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tulika_rajeev

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tulika_rajeev

Joined: 21 May 2008

Posts: 734

Posted: 28 April 2009 at 11:01am | IP Logged
hello guys

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smitra

IF-Dazzler

smitra

Joined: 12 May 2006

Posts: 3328

Posted: 28 April 2009 at 11:44am | IP Logged

'Aamir' The hidden gem of 2008

Master Praz

Yes the face of Bollywood is changing. A look at the 54th Filmfare awards will tell you that. Films like 'Rock on', 'Mumbai meri jaan' and 'A Wednesday' are not only getting nominated, but also starting to win awards. However, the Filmfare awards undeniably continue to be largely about commercial success and blockbuster stardom. We still have a long way to go. A long way to go before films like 'Aamir' get their due recognition.

Aamir - a film with a low budget, low publicity and zero celebrity stars only caught my attention recently. The film signals its uniqueness by the way it kicks off with a Hollywood-style old jazz track in the background to shots of Bombay street life. The film caries on to reflect utmost quality in its background score and music soundtrack. In fact I'll go as far as to say that the 'Aamir' soundtrack album is one of the musical highlights of 2008. Songs like 'Ha raham', 'Haara' and 'Ek Lau' are beautiful musical and lyrical compositions by music director Amit Trivedi and lyricist Amitabh Varma. Amit Trivedi, a new kid on the Bollywood block (also composed for 'Dev D'), has outdone himself on his musical piece that stirs up a multitude of strong emotions during the climax of the film.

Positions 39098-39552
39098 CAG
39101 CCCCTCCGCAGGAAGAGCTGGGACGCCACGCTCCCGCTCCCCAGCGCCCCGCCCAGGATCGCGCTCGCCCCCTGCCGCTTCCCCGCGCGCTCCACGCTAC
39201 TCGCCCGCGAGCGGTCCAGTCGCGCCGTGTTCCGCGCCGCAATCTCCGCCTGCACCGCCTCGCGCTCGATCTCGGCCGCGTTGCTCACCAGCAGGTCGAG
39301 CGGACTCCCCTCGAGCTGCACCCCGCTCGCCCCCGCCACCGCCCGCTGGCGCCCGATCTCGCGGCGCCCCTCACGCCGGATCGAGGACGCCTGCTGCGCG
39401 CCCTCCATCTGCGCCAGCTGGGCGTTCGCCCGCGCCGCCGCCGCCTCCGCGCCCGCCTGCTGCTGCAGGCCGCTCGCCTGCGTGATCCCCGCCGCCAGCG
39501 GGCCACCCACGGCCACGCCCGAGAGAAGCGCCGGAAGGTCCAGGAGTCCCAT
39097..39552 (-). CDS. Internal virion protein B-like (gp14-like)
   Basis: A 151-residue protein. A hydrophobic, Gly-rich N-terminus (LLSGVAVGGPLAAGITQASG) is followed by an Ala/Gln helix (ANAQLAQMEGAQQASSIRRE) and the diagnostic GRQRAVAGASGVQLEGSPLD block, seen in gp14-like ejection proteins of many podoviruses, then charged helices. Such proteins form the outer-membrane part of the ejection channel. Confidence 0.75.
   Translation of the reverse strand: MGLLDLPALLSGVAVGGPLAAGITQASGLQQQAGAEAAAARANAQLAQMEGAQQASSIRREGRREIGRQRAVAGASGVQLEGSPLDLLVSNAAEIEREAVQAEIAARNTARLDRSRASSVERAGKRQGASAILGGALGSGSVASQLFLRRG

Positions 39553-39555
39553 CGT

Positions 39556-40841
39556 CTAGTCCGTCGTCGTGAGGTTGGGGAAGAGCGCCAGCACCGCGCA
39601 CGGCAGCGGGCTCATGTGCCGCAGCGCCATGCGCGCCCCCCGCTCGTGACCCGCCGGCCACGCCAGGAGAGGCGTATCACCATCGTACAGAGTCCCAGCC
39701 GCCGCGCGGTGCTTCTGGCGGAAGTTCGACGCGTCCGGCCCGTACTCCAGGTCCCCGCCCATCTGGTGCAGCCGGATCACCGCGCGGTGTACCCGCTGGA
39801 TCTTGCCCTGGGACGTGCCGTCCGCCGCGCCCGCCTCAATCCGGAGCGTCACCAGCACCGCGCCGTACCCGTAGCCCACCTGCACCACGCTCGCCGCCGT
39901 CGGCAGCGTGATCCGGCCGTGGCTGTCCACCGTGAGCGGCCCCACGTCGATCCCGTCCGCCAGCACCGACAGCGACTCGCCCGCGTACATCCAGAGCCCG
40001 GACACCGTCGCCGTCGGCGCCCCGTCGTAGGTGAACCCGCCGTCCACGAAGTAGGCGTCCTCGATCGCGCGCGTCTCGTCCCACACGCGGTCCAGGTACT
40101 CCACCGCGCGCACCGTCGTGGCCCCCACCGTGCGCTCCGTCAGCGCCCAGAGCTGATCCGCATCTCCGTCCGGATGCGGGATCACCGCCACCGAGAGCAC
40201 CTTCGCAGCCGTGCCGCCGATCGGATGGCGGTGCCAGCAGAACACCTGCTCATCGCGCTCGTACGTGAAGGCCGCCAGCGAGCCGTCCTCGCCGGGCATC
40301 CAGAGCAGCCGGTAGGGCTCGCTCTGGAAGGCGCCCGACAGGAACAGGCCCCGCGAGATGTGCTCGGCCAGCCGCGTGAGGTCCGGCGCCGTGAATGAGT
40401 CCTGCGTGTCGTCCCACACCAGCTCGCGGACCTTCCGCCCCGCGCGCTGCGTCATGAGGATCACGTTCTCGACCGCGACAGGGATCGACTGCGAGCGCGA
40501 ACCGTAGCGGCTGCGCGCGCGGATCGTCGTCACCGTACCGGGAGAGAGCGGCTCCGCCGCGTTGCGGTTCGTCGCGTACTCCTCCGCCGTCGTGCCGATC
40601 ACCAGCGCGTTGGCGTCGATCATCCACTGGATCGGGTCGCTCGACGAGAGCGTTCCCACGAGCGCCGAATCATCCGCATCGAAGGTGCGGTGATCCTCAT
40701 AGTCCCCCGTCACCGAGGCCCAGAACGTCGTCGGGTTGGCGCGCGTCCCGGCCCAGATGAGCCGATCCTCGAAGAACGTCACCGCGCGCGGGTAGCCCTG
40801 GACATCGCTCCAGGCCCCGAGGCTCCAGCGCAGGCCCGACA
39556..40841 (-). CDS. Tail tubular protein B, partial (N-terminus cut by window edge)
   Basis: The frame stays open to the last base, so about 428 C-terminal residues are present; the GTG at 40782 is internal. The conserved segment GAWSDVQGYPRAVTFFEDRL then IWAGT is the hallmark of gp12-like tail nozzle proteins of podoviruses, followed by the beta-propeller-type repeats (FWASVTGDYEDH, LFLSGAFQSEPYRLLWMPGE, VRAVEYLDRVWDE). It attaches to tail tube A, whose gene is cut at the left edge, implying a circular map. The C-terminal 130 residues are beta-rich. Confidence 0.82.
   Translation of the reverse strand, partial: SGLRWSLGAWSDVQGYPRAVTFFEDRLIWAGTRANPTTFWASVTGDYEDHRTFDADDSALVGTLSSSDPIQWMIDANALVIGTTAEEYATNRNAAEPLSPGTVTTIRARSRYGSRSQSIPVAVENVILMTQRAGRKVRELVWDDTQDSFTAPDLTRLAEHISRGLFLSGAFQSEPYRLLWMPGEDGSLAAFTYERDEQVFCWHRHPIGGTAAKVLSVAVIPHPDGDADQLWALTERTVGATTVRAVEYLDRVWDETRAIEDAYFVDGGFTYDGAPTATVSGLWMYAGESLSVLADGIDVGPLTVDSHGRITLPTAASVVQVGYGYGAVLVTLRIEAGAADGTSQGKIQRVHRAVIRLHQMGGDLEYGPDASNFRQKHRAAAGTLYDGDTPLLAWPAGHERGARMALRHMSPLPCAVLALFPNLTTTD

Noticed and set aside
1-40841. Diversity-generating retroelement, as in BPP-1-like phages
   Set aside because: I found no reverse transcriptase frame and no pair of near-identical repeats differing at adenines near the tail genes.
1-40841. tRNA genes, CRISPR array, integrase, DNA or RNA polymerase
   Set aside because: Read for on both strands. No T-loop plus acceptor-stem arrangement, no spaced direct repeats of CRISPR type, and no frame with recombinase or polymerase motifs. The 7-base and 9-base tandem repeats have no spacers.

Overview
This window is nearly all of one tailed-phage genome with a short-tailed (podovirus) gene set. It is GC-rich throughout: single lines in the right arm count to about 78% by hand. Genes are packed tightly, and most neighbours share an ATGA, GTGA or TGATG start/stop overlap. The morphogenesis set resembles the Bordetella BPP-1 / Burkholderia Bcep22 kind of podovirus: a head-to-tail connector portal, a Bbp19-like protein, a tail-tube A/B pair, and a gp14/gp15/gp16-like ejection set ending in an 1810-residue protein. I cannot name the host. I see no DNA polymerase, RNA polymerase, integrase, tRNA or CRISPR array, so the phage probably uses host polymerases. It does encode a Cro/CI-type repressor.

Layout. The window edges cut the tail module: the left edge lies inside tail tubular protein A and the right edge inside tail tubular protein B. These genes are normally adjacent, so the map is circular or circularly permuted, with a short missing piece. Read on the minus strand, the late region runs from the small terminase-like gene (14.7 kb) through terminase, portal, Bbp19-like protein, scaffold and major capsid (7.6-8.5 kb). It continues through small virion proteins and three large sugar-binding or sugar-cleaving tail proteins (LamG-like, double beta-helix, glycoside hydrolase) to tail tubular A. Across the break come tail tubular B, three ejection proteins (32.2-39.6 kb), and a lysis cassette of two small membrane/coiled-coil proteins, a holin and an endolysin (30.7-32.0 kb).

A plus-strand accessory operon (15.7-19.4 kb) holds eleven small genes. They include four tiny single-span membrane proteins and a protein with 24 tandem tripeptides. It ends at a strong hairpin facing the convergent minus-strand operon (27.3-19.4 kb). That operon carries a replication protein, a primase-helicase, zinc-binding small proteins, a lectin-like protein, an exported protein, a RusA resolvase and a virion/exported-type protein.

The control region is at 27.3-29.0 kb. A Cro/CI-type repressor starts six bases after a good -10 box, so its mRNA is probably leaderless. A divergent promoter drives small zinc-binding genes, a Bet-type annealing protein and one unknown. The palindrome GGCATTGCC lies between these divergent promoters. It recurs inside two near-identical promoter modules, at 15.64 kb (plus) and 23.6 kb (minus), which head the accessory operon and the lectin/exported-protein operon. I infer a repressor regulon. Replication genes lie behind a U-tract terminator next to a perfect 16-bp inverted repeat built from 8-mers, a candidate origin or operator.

If you are like me, and only got around to viewing this film long after release, you will realise that the film had an enormous task. My first thought as I watched the film open with snippets of Bombay chaos was "What could this film possibly offer that can compete with the year's Bombay-featuring hits such as Slumdog, Mumbai meri jaan and A Wednesday?" As the film moves forward its task to prove itself get even bigger, because you soon realise it is not only a film about Bombay, but also one about terrorism one amongst the many who seemed to have embraced such a theme in recent times.

Such is the brilliance of the films direction (Rajkumar Gupta) and editing (Aarti Bajaj) that you very quickly jump out of your thoughts and presumption about the film and get sucked right into the plot. The film is undeniably gripping and gets top marks for the thrill factor. What makes the film stand out for me more than the perfect pace is the eerie feeling it made me feel through most of it. I'm not a professional critic, nor am I technically knowledgeable about film-making. But what I am very good at is judging a film by the emotions it can conjure. Yes, I'm a professional viewer. So while I may not be able to put my finger on how the effect was created, I can tell you exactly how it was experienced. And 'Aamir' was experienced like a dream. Like that eerie dream-like state you feel you are in when something so unreal happens to you, as does to the lead character Aamir (well portrayed by Rajeev Khandelwal) in the film.

Yes terrorism is intrinsically linked to the plot as a theme. But to me the film has an entirely different core theme, and this is what makes it stand apart from others presumed to be in its genre. 'Mumbai meri jaan' was an expose of the aftermath of a terrorist attack; "A Wednesday" a case for proactive responding to terrorism. At its depth, 'Aamir' is about what it is like to be at the mercy of circumstance. It is about the age old philosophical dilemma of "how much control do we have over fate?" The film alludes to this theme not only in its tagline ("Kaun kehta hai aadmi apni kismat khud likhta hai?"), but repeatedly provokes thought about this dilemma as the film progresses.